Peace Meal Podcast

Peace Meal Podcast

Peace Meal, a podcast produced by The Emily Program.

Peace Meal covers topics related to eating disorders, body image, and how society may influence our thinking. Join host Dr. Jillian Lampert as she sits down with experts in the field and those experiencing recovery for themselves.

You can find Peace Meal on Apple PodcastSpotifyStitcher, or Google Podcasts.

If you enjoy our show, please rate, review, subscribe, and tell your friends!

Interested in being a guest on Peace Meal? Email podcast@emilyprogram.com if you would like to share your story.

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Eating Disorder Facts

Eating disorders do not discriminate

Eating disorders affect every gender, class, ethnicity, and sexual orientation. People from preteens to seniors may have eating disorders. Their struggles with food disrupt the health and well-being of the individual, as well as that of their families and their communities.

Eating disorders manifest across a wide spectrum of behaviors

Anorexia nervosa and bulimia nervosa are not the only eating disorders. Compulsive overeating and binge eating disorder, combined with the categories Other Specified Feeding or Eating Disorders (OSFED) and Avoidant/Restrictive Food Intake Disorder (ARFID) are more common than anorexia or bulimia.

Eating disorders are prevalent

In the U.S. alone, more than 30 million people will struggle with an eating disorder.

Among adolescents, eating disorders are the third most common chronic illness. Eating disorders are as prevalent or more prevalent than breast cancer, HIV, and schizophrenia. All deserve timely treatment, but eating disorder treatment resources are far less available than those for other serious illnesses.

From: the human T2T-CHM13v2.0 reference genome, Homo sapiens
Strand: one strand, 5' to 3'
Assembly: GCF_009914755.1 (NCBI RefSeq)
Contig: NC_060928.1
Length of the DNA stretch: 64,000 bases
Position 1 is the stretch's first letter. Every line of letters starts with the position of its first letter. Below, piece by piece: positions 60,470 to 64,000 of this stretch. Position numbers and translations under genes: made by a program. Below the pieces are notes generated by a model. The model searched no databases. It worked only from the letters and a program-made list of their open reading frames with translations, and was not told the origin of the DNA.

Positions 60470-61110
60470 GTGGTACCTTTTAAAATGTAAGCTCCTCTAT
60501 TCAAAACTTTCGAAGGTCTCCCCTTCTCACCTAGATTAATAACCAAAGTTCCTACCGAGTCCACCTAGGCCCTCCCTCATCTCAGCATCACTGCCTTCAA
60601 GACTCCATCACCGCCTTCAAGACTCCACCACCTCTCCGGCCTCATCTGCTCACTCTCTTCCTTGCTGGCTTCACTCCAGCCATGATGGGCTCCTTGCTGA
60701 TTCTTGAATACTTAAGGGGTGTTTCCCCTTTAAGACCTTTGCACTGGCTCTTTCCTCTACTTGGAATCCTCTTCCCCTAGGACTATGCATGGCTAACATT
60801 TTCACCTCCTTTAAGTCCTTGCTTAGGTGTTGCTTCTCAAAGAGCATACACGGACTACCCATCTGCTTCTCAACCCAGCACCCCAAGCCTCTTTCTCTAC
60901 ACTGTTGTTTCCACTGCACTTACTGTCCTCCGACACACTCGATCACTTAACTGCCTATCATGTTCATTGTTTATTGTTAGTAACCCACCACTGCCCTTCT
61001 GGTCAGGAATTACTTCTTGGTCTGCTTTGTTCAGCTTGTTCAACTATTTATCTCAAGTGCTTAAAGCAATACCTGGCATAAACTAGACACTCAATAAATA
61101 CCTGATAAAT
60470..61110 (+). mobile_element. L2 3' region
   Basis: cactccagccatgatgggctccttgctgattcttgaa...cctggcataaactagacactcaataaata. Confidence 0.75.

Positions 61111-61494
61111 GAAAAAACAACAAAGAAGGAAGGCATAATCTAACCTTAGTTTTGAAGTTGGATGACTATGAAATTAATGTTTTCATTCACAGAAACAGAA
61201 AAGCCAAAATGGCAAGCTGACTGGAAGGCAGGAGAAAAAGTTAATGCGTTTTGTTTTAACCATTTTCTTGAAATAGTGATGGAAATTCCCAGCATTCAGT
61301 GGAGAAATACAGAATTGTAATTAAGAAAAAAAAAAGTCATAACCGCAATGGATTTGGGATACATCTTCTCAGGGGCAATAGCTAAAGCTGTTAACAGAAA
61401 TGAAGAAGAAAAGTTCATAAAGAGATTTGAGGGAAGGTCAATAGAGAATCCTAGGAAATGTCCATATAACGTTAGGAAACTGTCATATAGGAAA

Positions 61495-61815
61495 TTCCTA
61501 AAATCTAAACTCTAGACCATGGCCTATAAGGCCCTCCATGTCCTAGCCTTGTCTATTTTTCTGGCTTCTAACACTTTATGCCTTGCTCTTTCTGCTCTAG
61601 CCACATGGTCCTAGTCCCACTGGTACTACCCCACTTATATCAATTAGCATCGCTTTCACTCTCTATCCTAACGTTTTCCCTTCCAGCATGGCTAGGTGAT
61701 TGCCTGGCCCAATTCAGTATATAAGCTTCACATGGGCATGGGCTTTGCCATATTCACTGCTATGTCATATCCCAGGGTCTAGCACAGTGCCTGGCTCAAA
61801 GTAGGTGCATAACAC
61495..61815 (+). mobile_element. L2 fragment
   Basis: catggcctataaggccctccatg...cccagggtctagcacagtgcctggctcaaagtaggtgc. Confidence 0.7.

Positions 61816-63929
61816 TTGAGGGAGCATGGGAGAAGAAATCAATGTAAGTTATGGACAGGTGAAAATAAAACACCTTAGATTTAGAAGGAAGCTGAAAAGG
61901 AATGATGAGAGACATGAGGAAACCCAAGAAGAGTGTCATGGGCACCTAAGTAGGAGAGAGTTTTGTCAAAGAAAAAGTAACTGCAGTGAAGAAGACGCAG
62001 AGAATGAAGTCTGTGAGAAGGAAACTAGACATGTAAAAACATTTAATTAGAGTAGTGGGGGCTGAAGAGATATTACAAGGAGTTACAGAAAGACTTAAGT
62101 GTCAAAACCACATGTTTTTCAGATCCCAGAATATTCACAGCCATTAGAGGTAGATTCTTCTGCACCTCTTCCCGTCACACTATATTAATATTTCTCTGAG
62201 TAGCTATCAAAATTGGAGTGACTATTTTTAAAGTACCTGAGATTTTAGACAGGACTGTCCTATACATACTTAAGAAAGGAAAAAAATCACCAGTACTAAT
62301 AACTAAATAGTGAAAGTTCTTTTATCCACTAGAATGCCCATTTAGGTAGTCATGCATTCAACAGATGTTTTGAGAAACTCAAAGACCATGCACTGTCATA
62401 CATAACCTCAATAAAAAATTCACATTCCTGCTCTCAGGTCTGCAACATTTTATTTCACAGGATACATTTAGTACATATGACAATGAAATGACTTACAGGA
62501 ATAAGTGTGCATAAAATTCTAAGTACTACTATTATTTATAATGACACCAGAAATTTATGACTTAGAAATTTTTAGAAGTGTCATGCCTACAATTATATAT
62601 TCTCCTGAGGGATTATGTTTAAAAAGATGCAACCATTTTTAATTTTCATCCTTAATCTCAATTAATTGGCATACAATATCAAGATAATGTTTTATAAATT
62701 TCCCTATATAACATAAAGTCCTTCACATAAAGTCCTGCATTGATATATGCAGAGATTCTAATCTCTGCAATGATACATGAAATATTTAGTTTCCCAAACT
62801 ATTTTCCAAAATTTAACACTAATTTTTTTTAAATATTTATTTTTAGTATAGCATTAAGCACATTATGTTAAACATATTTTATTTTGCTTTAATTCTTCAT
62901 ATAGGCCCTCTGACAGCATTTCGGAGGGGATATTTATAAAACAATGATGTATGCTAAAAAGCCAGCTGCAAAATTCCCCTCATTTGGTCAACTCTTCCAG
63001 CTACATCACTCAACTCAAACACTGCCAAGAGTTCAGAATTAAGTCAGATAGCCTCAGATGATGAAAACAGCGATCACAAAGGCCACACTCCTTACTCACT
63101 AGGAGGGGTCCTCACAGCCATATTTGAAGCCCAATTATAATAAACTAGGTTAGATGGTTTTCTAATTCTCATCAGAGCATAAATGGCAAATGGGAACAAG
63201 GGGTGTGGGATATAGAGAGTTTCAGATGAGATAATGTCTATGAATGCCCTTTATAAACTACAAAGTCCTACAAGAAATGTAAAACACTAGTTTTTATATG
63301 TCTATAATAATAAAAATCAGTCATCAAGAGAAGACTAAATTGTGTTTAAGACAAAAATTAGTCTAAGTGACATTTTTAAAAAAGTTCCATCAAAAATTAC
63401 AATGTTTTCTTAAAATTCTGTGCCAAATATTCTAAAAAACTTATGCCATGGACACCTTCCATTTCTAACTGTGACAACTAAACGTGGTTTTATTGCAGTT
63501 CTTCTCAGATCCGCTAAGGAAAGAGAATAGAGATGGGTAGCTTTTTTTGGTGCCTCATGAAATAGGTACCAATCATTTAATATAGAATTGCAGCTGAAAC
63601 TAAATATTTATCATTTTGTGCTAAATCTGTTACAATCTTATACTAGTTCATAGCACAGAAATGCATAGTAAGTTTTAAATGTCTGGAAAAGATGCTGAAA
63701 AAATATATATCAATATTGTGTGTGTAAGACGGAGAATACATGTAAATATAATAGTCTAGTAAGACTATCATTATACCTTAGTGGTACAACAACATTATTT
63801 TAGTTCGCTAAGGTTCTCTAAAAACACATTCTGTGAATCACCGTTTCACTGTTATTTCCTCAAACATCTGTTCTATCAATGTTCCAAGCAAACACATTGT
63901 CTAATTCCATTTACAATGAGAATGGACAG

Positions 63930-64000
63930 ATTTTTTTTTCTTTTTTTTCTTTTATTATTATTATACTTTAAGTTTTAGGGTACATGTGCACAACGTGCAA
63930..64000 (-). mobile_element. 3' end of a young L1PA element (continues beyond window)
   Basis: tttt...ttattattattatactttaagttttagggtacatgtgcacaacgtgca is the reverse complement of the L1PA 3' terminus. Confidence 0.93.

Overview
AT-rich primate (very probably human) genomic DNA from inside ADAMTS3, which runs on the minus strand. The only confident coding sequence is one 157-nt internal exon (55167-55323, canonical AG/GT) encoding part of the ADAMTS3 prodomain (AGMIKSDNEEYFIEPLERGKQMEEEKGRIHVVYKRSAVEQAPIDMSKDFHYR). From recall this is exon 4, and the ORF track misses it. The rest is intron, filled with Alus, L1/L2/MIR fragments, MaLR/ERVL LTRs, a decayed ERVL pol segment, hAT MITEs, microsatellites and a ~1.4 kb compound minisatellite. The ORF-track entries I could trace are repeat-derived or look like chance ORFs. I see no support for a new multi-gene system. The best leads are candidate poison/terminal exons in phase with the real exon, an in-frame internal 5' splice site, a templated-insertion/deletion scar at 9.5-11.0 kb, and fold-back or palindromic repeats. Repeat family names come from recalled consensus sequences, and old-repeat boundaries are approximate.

Eating disorders are often accompanied by other illness

People with eating disorders are also struggling with other issues, including substance use disorder (SUD), post-traumatic stress disorder (PTSD), sexual abuse history, depression, anxiety disorder, and other health issues.

Eating disorders are not a choice

Eating disorders aren’t a choice, behavior problem or lack of willpower. An eating disorder is an illness with biological and genetic roots that are influenced by culture.

People with eating disorders may soothe their discomfort, stress, uncertainty, pain, sadness, or desires with food until their health—and maybe their life—is in danger. Many people who are recovered from eating disorders say their illness functioned as a companion—but that the relationship was abusive and destructive. Eating disorder rituals offered an illusory sense of stability, reliability, predictability, and control. But the illness also had characteristics of an abusive relationship, as disordered behaviors and thinking reinforce misconceptions and beliefs—leading the person to feel trapped in unhappiness and serious danger.

Eating disorders are tough to live with

Interacting with a loved one struggling with eating disorder symptoms can be difficult. Family and friends may worry that they won’t “do it right.” Remember, family and friends are important resources for a loved one’s recovery.

Eating disorders are deadly serious

Anorexia nervosa has the highest mortality rate of any other psychiatric disorder. For females between 15 and 24 who suffer from anorexia, the mortality rate is 12 times higher than all other causes of death, according to the National Eating Disorders Association. Anorexia and bulimia can result in heart failure, suicide, early-onset osteoporosis, amenorrhea, kidney failure, pancreatitis, and other serious problems. Binge eating disorder and compulsive overeating can lead to Type II diabetes, heart disease, high blood pressure, and other illnesses.

Eating disorders affect boys and men